There’s a limit to how long you can think about one person, even if that person is you.

In Pretend It’s A City, you spoke about how no one is loved like musicians because they give us the ability to express our emotions in a way no other artist can. The craze of Taylor Swift’s Eras Tour and Beyoncé’s Renaissance Tour feels like the pinnacle of this. What do you think about these concert experiences and the lengths people are going to to see their favorite artists live?

You might not be surprised that I’ve seen neither of these. Although, I did see Beyoncé a few times when she was a kid. There used to be this pediatric AIDS philanthropy that had this big fair in New York once a year. It was for children, but it was super expensive to attend, so it was for rich children. At the end of it, they had unfamous musicians by where people were leaving, and at least twice they had Destiny’s Child. Everyone else I knew had left; I went to listen to them, and the next time, I said, “You have to see these kids! They’re really good!” I haven’t seen Beyoncé since then. I mean seen her perform; I’ve seen her places. 

We seem to be in an interesting time in the battle between art and commerce, what with ChatGPT and other AI tools sweeping in to supposedly replace writers, artists, and the rest of us. What do you think about the future of creative work in this new landscape? 

If there’s a battle between art and commerce, I’m sure you’re aware, commerce won. I know people are very upset about AI. I’m not very upset about it, partially because I don’t really understand it, and partially because I’m much more concerned about the loss of natural intelligence than I am about the advent of artificial intelligence. And if artificial intelligence takes over, it is the fault of natural intelligence. 

The writer’s strike was a necessary strike, as is the actor’s strike. People think of actors in movies as Meryl Streep. OK, the strike wasn’t for Meryl Streep—the strike was for the other 160,000 people who are not Meryl Streep, because most people are not Meryl Streep, including most actors. I am on the side of anyone striking; I don’t care what they’re striking for. I’m on the side of all strikers. All my grandparents were immigrants. I was raised not to cross a picket line—I wouldn’t think of it. I don’t care what the strike is. I’m on the side of the strikers.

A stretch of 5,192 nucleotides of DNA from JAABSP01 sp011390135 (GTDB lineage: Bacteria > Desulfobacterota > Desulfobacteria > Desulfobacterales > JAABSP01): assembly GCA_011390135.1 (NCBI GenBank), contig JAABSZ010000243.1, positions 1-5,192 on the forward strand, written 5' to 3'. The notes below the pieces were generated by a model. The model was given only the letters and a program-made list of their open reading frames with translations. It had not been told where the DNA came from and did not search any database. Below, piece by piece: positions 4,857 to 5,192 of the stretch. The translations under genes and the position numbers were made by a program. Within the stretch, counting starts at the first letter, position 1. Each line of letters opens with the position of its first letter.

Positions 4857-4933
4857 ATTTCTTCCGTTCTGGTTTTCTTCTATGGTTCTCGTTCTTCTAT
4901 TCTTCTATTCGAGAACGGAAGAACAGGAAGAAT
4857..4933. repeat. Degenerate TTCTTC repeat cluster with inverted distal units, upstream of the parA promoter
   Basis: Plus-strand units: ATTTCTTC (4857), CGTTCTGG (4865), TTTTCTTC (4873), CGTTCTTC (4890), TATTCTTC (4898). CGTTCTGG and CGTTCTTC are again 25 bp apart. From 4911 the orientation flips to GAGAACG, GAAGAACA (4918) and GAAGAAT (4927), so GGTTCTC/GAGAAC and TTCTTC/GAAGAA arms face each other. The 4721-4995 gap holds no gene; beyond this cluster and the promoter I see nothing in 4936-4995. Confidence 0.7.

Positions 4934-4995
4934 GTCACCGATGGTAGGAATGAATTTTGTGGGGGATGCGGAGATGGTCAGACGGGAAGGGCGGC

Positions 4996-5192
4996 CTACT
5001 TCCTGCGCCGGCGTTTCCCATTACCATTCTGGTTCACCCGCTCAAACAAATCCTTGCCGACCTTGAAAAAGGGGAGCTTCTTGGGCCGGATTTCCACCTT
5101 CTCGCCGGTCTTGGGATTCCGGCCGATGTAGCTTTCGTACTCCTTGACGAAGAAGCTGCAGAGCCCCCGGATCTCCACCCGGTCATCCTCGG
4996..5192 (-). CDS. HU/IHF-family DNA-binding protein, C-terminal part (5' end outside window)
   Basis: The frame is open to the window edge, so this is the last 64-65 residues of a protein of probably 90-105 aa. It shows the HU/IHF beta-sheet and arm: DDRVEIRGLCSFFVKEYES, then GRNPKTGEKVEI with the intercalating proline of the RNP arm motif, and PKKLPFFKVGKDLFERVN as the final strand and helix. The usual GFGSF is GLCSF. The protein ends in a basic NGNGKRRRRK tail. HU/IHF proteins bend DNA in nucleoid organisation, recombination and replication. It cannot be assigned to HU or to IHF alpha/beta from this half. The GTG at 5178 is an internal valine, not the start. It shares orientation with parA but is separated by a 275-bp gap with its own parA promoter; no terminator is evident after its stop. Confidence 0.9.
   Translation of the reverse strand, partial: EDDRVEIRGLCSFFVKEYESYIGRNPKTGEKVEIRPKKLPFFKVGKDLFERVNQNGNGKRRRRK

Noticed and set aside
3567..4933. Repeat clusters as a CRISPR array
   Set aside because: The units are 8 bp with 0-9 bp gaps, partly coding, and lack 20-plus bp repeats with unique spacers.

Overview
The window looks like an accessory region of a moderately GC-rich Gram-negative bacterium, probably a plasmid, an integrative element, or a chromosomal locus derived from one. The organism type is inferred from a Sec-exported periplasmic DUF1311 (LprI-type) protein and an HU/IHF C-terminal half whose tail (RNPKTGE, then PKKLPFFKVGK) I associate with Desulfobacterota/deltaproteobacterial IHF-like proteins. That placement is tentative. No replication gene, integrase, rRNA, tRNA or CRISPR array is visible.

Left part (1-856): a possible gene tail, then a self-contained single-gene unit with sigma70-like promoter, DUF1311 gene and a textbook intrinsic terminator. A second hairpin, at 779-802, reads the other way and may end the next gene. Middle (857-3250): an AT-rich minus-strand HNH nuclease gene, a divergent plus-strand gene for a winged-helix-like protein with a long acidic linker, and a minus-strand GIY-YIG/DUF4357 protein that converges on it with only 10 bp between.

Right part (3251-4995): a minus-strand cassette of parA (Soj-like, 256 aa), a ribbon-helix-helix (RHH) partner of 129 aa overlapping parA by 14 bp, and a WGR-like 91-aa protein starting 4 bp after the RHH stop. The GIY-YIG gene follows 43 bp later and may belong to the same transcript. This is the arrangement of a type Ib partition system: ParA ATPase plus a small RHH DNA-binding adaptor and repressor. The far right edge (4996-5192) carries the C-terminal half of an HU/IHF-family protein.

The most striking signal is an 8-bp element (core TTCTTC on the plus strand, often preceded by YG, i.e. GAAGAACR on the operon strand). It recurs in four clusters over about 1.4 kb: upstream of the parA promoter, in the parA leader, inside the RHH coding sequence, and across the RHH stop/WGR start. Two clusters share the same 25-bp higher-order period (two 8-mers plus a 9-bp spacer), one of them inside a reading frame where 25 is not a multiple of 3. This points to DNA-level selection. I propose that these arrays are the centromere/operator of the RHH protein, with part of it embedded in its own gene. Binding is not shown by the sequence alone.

If artificial intelligence takes over, it is the fault of natural intelligence

Books have obviously played a huge role in your life. Are there any contemporary writers that you particularly love? 

There are a lot of writers that I like. Don’t ask me to name them. Some of them are my friends, but most of them are not, because it’s really a good idea not to have too many friends who are writers. 

But what there isn’t, and what there never is, is a genius every three months. This is something promoted by the publishing industry, and not just publishing, but every single walk of life you can imagine. Every three minutes there’s a new genius! Genius is so rare that the worldwide symbol of genius is still a picture of Albert Einstein. If someone tells you this guy is a genius, he’s probably not. 

I actually just wrote an article for Esquire on book blurbs that talks a lot about that. Not every book can be “luminous.” 

I just in the last year said, “You know what, I don’t do [book blurbs] anymore.” It is a totally losing game. I am a big book buyer—if everyone bought as many books as I did, writers would be as rich as actors. But I once bought a book because of a blurb by one of the three or four smartest people I’ve ever known, and a fantastic writer. He gave this book this great blurb. I bought the book and really didn’t like the book, and I called him and yelled at him. I said, “You can’t possibly think this?” And he said, “I know, but he’s a friend of mine.” So I said, “Well, you should have called me first and said, ‘Don’t buy that!’” 

[Blurbs] put a tremendous pressure on people. Sometimes publishers ask you as a writer to ask a person. The publisher should do it anyway; the writer should never do it. But no one should do it. There are a million visual artists—put a picture there instead.

You’ve said there’s no such thing as a guilty pleasure, because deriving pleasure from something is reason enough to do it. I can’t imagine you revving up an episode of The Real Housewives of New York after a long day, but do you have any “not guilty pleasures”?